Smart Handpumps

How can you tell which of a million pumps needs maintenance?

  • Client: Global Initiative
  • Services:

    UX & UI Design

    Software Development

  • Funded by:

    Oxford University Innovation CrowdFunding

Smart Handpumps started as a research project at the University of Oxford aiming to improve the sustainability of water supplies in rural Africa. Many handpumps in the region were frequently left broken simply because the mechanics were not aware that repairs were needed. Converting existing handpumps into 'Smart' handpumps, using innovations based on mobile phone technology, has allowed a team of mechanics to act quickly to repair them. 


A trial of Smart Handpumps across two counties in Kenya reduced the average downtime of a handpump to less than three days, a huge improvement on the 30 days that pumps had previously been out of order. We’ve been able to help 70,000 people have access to reliable water sources, so they can get on with their daily routine rather than collecting water from alternative sources further away. 


Have a look at some screenshots and designs in this portfolio.

Smart Handpumps case study
Created by:
Fahim Jamie Claire

The Challenge

Around 275 million people in Africa don’t have reliable access to drinking water. Many in rural areas depend on handpumps to access groundwater, but at any given time one in four of those handpumps is broken. Mechanics are often unaware of failures, leaving pumps out of action for weeks or even months, which can drive people to use other distant, dirty or expensive water sources.
  • No guarantee of access to safe water, with long waiting times for reports and intervention.
  • Community management is often sparse, disorganised on non-existent. Pumps can go unrepaired for weeks or months
  • For those pumps that could measure output, data could only be accessed at the pump itself.


The University research team, led by project leader, Patrick Thomson, has made existing handpumps 'smart' by fitting them with a transmitter. This contains an accelerometer like the one found in most mobile phones to detect which way up the screen is. This monitors the movement of the pump handle and then transmits this data via SMS over the local mobile phone network.

Global Initiative has designed and developed the software to direct, store, and analyse this data so that communities can once again have reliable access to drinking water.
  • Monitoring pumps remotely for uninterrupted water access , meaning faster issue resolving
  • A dashboard designed specifically for the admin, according his needs, priorities and use cases
  • Readings are made useful by the App for admins and engineers, and machine learning

Our approach

Having worked closely with Oxford University Innovation on several successful spin-outs, they felt we were a natural fit for the design and build of this fascinating, socially-impactful enterprise. Funding has been raised from a hugely successful online crowdfunding initiative.

Patrick had already built a working prototype to test the hypotheses and mechanics of the system, enabling us to build on a first-tier for User Experience Design and system architecture.

Our brief was to review user journeys, redesign the user interface and rebuild the system to be considerably more scalable; we needed it to reach hundreds of thousands or even millions of people across the developing world.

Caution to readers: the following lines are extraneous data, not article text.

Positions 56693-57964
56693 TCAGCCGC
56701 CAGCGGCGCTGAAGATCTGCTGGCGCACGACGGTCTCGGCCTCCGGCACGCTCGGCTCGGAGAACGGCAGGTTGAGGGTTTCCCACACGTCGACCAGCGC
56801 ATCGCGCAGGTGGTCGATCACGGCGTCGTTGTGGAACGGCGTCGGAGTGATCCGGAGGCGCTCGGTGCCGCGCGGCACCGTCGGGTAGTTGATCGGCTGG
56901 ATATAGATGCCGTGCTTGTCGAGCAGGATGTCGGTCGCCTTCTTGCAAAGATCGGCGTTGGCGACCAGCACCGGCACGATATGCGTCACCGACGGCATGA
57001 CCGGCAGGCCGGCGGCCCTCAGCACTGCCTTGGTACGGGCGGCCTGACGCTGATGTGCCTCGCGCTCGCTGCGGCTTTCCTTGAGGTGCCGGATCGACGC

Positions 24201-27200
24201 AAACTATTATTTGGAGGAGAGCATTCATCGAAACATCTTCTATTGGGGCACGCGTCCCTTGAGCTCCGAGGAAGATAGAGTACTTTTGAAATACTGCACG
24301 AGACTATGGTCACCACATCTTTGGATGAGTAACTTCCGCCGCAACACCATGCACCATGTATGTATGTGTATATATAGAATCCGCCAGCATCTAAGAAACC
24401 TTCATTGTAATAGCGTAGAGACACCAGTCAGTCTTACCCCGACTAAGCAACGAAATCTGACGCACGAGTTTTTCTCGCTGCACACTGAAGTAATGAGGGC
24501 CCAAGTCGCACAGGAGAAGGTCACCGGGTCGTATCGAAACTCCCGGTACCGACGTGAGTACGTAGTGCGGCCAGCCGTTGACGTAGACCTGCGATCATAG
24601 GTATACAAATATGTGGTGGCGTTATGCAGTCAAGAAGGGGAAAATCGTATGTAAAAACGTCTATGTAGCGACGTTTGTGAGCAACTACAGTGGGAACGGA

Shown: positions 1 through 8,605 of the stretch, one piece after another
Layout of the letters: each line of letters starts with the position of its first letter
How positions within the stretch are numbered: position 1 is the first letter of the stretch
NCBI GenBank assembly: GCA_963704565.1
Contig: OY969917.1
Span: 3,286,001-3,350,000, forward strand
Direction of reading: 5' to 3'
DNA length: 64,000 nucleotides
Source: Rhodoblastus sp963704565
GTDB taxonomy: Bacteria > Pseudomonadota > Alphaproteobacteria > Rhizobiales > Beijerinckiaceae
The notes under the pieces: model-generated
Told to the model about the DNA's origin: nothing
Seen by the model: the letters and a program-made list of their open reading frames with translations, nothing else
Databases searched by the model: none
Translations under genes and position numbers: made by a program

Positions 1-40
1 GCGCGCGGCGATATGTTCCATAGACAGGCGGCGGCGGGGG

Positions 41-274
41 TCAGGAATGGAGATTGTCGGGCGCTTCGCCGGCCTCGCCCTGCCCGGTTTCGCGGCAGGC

Our approach
Our process

Workshops with client to discuss features and priorities

User Story Mapping is the most valuable first step in this process, especially when a first round of prototype development has been successful.

We initiated workshops with willing and experienced users; mainly engineers, service managers and the leadership team. Once we had a refined USM, we could begin on the User Experience Design.
Workshops with client to discuss features and priorities

Defined statistics, layouts and alerts for the dashboard

Defining tools is a process of rapid iteration, where we try a series of ideas based on experiences and research, allowing failures to be excluded quickly and refining partial successes. This is normally the greatest point of opportunity in any project.
Defined statistics, layouts and alerts for the dashboard

Built prototype from a functional wireframe using generated dummy data

Except in the simplest of cases we build clickable wireframes as the basis of experience definition in every single project. This allows for further testing and refinement as well as a obvious visual source of truth for owners and developers.
Built prototype from a functional wireframe using generated dummy data

Connected to SMS gateway to receive live data from real pumps

In our risk-analysis we identified data connectivity as being a potential later hazard in the project; essentially, what if we built a connectivity tool based on definition, but the real-life tools didn't behave as expected?
Connected to SMS gateway to receive live data from real pumps
Key features
The system needs to be accessible from management offices and by engineers on smartphones in remote rural environments. It therefore needs to be fast, responsive and light enough to carry just the data needed to the end user.

1Alerted pumps

A prominent list of pumps, stratified by alert; volume levels, technical issues or critical health scores.
Alerted pumps

2Allocate mechanics

The ability to allocate mechanics to a pump, quickly and efficiently.
Allocate mechanics


Ability to submit a report, and view all the reports associated with a pump or group of pumps, filtered by a selection of criteria.

4Map view

Map view with interactive navigation, also representing stratification of alert for each pump.
Map view
Dash line

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